Treatment Overview: Chronic Lymphocytic Leukemia

Video

Catherine C. Coombs, MD, leads the faculty in a discussion of the current treatment landscape for CLL with a review of considerations for patients with high-risk or relapsed/refractory disease.

Anthony R. Mato, MD, MSCE: Now we're going to switch gears to Chronic Lymphocytic Leukemia (CLL). I want to start with Callie. We've been saving you now for the CLL section because you have a lot to say. If you could, briefly give me an overview of the first-generation BTK (Bruton tyrosine kinase) inhibitor ibrutinib in terms of its indication in CLL. Could you also comment on the long-term follow-up data that we have available for this agent.? If we could start there, that'd be great.

Catherine C. Coombs, MD: I'd be happy to. Ibrutinib is indicated in CLL both [with] front-line andrelapsed/refractory data. Of course, it is the BTK inhibitor with the longest track record in CLL. Paul Barr recently published up to 8 years of follow-up from ibrutinib [in] the frontline setting where we see 59% of patients are still progression-free at around the 7-year mark. The patients do discontinue the drug due to a variety of reasons, most commonly adverse events, though progressive disease occurs in a smaller subset of patients in the frontline setting. In the relapsed setting, the progression-free survival (PFS) of course is a bit shorter. From the early phase 1/2b trial, the PFS is about 52 months. Of course, we now have head-to-head data comparing ibrutinib to acalabrutinib where the median PFS for both drugs [was] 38 months. We're getting a bigger wealth of data and comparisons to the newer-generation BTK inhibitors.

Anthony R. Mato, MD, MSCE: Alexey, I want you to delve a little bit more into high-risk disease, with ibrutinib specifically. Can you comment on the data that we have, specifically for this drug in patients with del(17p) TP53 mutations?

Alexey V. Danilov, MD, PhD: Yes, so the data with ibrutinib and P53-aberrant disease is highly encouraging. We have data from a single-arm study where, at 5 years, PFS was about 75% in patients with CLL, which, for a single agent, is much better than chemotherapy. Recent data suggests that patients with P53 aberrations do not perform [as] well with bendamustine/rituximab as we expected. It seems that these patients perform just as well as P53 wild-type patients when they are treated with either ibrutinib or ibrutinib/rituximab combinations. Overall, the data is very encouraging, which really positions BTK inhibitors well as the best frontline strategy for patients with TP53-aberrant CLL.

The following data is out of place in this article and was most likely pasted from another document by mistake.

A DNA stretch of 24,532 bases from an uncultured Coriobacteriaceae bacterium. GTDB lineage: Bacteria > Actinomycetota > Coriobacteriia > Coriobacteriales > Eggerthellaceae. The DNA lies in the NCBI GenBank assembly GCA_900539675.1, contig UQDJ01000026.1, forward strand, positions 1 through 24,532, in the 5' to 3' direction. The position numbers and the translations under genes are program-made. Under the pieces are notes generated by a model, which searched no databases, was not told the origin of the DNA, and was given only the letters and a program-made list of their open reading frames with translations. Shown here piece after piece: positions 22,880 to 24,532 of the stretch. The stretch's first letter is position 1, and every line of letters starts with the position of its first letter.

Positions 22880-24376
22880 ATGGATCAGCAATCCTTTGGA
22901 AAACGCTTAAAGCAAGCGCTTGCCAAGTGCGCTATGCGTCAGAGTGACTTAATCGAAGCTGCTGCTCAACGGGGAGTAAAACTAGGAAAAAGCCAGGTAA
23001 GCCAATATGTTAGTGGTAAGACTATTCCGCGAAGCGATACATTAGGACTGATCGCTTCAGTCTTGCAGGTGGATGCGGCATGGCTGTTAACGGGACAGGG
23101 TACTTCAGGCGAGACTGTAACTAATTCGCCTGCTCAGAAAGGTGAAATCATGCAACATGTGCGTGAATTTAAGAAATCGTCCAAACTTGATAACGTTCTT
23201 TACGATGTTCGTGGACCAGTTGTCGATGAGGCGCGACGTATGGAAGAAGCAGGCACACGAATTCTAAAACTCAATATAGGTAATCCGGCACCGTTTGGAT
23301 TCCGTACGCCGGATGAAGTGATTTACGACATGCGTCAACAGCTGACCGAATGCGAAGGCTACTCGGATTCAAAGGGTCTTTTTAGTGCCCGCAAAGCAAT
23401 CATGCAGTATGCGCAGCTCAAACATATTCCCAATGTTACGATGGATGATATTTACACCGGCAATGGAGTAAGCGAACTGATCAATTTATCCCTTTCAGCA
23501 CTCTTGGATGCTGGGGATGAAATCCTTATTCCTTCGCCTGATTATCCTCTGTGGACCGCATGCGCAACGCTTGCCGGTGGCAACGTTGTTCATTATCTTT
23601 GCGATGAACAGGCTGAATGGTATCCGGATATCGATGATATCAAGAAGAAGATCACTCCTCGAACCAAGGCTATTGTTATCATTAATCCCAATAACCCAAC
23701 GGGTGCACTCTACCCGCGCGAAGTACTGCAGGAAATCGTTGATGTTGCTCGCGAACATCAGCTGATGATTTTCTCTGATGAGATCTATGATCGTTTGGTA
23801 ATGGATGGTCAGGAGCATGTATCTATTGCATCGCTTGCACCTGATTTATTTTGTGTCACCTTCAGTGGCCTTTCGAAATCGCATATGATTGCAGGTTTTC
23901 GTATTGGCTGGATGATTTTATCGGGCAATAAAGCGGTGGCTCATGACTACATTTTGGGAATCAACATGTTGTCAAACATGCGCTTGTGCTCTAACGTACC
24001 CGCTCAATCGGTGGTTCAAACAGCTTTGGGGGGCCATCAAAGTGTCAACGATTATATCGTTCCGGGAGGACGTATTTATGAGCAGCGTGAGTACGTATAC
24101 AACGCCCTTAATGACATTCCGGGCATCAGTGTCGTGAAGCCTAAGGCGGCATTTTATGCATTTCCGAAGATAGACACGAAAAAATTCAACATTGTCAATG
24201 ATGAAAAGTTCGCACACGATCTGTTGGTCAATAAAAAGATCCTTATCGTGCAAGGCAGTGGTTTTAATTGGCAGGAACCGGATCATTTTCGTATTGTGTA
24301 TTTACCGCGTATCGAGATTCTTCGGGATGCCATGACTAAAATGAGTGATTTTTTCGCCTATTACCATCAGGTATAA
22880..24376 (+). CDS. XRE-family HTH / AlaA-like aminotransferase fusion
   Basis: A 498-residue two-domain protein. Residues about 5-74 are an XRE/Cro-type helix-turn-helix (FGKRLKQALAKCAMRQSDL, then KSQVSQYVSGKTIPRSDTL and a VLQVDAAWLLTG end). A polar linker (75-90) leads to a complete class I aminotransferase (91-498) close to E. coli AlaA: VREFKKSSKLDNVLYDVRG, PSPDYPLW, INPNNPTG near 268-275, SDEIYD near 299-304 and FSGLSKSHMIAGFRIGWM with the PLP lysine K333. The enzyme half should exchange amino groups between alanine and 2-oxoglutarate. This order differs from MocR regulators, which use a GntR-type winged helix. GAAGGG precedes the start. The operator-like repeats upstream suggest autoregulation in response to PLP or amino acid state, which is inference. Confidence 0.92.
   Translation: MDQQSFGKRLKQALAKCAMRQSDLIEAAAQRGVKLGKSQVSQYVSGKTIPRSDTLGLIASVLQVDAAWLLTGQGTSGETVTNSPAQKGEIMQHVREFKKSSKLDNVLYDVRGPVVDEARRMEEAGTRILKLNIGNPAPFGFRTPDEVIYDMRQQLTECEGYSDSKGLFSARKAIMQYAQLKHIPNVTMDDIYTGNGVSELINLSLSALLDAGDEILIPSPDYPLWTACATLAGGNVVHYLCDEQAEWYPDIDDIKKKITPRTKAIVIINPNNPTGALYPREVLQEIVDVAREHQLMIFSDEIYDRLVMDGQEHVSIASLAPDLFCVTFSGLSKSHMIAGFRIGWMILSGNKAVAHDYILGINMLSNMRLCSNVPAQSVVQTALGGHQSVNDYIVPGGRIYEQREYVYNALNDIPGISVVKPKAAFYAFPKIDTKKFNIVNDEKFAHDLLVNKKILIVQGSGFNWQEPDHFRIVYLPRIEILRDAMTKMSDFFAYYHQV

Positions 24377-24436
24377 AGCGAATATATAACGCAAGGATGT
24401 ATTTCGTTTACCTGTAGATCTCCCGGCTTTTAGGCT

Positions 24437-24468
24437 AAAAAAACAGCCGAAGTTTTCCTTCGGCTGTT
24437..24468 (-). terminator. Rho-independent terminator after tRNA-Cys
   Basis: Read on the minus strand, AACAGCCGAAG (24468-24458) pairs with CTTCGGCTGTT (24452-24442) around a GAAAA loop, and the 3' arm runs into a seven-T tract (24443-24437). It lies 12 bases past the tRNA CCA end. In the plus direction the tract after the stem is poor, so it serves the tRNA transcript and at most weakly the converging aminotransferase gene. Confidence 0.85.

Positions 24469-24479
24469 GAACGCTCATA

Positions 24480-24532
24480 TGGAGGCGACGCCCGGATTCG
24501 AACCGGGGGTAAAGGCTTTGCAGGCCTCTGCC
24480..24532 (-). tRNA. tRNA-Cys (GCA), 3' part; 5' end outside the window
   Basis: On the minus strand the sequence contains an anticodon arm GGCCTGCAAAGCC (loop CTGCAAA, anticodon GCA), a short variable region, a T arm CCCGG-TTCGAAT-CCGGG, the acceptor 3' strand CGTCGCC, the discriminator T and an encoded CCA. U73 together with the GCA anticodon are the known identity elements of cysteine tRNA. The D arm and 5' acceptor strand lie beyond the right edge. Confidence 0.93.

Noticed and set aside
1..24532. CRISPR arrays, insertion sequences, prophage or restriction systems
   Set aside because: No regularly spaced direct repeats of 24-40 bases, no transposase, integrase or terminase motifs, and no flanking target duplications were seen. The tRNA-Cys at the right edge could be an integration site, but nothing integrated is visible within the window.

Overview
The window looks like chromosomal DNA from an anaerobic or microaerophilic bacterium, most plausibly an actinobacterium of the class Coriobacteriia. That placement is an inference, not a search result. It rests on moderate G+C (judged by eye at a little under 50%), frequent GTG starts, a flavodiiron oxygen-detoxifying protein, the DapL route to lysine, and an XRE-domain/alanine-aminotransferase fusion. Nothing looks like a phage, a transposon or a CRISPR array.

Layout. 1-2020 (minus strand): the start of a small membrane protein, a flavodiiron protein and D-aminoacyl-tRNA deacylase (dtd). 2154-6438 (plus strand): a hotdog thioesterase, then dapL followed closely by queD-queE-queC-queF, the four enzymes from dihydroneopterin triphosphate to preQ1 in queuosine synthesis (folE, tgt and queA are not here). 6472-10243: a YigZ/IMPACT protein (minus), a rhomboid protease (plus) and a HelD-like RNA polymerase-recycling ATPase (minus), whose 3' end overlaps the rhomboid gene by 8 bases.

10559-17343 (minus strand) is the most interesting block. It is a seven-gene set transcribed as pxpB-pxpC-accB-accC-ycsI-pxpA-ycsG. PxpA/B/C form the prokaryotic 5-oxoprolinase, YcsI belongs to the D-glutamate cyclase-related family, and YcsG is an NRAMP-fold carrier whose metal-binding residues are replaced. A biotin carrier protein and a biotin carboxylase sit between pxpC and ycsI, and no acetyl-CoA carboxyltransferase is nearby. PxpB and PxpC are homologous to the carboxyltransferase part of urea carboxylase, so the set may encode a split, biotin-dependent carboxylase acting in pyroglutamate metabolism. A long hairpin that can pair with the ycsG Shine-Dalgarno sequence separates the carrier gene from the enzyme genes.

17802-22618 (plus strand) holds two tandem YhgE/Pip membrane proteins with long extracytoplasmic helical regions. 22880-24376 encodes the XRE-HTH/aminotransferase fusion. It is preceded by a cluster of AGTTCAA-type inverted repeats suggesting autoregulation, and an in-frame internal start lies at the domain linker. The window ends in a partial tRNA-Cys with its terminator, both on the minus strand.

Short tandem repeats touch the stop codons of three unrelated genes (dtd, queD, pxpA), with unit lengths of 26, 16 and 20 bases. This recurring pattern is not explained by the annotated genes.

Anthony R. Mato, MD, MSCE: Matt, I want to switch gears to you. I think everybody would agree here that there’s no future [for] ibrutinib plus rituximab. We're not prescribing this. But ibrutinib has also been combined with obinutuzumab, and maybe the Achilles' Heel of that trial was that there was no ibrutinib monotherapy to demonstrate the contribution of effect. Can you comment on updated results for the ibrutinib plus obinutuzumab combination not only in the relapsed/refractory setting, but in the front-line [setting as well]. Do you think this combination has a future in our practices?

Matthew S. Davids, MD, MMSc: In the frontline setting, we have iLLUMINATE study (NCT02264574), as you mentioned, which looked at ibrutinib/obinutuzumab vs chlorambucil/obinutuzumab. Unfortunately, it did not have an ibrutinib only arm, so it is a little hard to sort out how much benefit, if any, the obinutuzumab is adding. We did recently see longer-term follow-up published on the iLLUMINATE study, which continues to look very good for ibrutinib/obinutuzumab, but as we compare it across to other frontline datasets for ibrutinib monotherapy, I don't think there are clear differences that have emerged there.

At the EHA (European Hematology Association) [2022 Hybrid Congress], one of our fellows, Christine Ryan, presented updated data from one of our ISTs on ibrutinib plus obinutuzumab in the relapsed/refractory CLL population. [It is a] relatively small study, 52 patients, but it was a multicenter study, and we did see a 40% rate of CR (complete response) and very few progression events now in this population, getting out to 4 years of follow-up. Certainly, [it] does seem higher than what we would expect with ibrutinib alone in a comparable population of patients, including about a third of patients who had TP53 aberrant disease. Again, it doesn't have a randomized comparator to ibrutinib monotherapy, [so] we don't know for sure that obinutuzumab is adding benefit. In the frontline setting with acalabrutinib, we have seen that obinutuzumab does seem to have some benefit in terms of PFS and maybe even eventually OS (overall survival). I think it is intriguing to wonder whether we should be studying ibrutinib with obinutuzumab further, and it would be great to eventually have a randomized study against ibrutinib monotherapy.

Transcript has been edited for clarity.

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